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Intellivision makes layoffs as delayed Amico begins test production run

The company is now focused on engineering and testing.

Intellivision Entertainment, the company struggling to relaunch the Amico as a retro console, has made significant layoffs in a bid to shrink operating costs and finally bring the device to market.

Phil Adams, the newly-appointed CEO of Intellivision, broke the news in an email shared on social media, and said the company has "dramatically reined in operating costs, which unfortunately required a significant reduction in staff."

Adams said Intellivision's resources are now focused on engineering and testing to ensure it can deliver quality hardware, largely because the company "cannot succeed by producing anything less."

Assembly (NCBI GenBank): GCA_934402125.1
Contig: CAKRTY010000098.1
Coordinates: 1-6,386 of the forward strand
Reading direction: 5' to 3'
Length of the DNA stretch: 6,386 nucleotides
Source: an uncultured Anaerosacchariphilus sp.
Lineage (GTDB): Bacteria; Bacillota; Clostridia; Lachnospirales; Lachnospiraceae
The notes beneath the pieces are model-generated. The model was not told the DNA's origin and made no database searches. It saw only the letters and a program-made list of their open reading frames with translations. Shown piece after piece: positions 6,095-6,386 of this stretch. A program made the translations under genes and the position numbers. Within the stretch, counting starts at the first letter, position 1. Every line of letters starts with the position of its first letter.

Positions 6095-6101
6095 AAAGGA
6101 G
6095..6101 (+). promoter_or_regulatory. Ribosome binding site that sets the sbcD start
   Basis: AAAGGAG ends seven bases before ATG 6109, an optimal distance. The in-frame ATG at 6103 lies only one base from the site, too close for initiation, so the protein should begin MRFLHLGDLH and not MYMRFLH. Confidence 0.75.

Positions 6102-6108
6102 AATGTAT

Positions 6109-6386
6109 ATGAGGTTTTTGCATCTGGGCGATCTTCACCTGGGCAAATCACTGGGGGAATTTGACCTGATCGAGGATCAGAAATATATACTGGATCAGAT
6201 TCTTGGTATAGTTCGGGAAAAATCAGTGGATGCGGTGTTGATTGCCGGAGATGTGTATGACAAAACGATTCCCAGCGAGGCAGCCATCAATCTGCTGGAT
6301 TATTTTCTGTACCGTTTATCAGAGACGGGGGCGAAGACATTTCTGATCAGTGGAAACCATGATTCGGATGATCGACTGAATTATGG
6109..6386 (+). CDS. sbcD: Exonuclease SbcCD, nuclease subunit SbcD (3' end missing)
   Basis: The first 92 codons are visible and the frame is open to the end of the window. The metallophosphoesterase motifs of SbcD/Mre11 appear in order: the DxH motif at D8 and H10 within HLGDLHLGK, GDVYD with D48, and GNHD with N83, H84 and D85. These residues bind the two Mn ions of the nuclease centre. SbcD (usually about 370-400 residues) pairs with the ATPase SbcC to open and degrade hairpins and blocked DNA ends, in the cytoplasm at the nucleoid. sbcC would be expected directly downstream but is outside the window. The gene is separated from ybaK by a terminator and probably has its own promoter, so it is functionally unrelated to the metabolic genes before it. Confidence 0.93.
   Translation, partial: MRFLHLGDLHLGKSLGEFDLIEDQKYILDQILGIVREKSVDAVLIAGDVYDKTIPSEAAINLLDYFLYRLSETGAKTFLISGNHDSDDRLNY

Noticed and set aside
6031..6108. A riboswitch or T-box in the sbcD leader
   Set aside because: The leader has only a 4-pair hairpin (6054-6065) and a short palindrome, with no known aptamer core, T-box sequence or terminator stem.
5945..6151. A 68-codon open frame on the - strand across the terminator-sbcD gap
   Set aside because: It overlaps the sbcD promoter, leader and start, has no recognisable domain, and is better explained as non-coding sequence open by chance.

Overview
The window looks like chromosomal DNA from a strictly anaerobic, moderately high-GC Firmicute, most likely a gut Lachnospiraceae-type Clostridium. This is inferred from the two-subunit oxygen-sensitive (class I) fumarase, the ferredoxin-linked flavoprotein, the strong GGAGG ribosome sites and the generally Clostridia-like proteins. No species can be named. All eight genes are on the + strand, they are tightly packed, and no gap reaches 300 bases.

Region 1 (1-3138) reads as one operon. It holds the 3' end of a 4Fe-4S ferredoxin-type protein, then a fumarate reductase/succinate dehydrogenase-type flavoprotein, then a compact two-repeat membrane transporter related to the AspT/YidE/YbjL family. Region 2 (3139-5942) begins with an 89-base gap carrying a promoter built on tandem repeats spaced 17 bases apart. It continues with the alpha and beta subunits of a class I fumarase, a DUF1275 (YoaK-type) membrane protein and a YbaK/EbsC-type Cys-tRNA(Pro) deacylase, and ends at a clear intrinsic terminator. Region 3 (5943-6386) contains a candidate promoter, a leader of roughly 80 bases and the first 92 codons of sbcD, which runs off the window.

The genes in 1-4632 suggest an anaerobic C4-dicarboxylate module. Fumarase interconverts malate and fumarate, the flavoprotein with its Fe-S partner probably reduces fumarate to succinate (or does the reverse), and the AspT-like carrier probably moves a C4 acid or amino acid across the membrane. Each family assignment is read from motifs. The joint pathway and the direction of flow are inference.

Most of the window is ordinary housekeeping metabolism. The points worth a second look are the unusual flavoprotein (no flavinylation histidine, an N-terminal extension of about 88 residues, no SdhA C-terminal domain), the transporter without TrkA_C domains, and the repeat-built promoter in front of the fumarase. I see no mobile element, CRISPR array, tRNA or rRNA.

The chief exec added that the company is currently working with development partners to license classic Intellivision properties for publication on other platforms, which should help fund continue development of the Amico.

Notably, Adams said the company has begun a test production run of Amico that includes every aspect of the production, including packaging.

"This is first and foremost an assessment of our manufacturing and approach and overall quality of the delivered product," said Adams. "It is critically important to show to our current [and] future investors, partners, and customers that we have built a sound platform that delivers on the in-home family experience."

There was also an admission that the uncertainty surrounding the Amico has led to an influx of pre-order refunds, which are slowly being processed by Intellivision as a result of the staff reductions.

Adams reassured consumers that Intellivision intends to honour all refund requests, and said the company will also focus its initial mass production on fulfilling pre-orders and supplying its two major distribution partners.

The ultimate aim is for Intellivison to begin shipping Amico production units later this year (the system was originally slated to launch in 2021), but there was also the acknowledgement from Adams that "rising inflation, rising energy costs, and lingering supply chains" can affect all manufacturing businesses.

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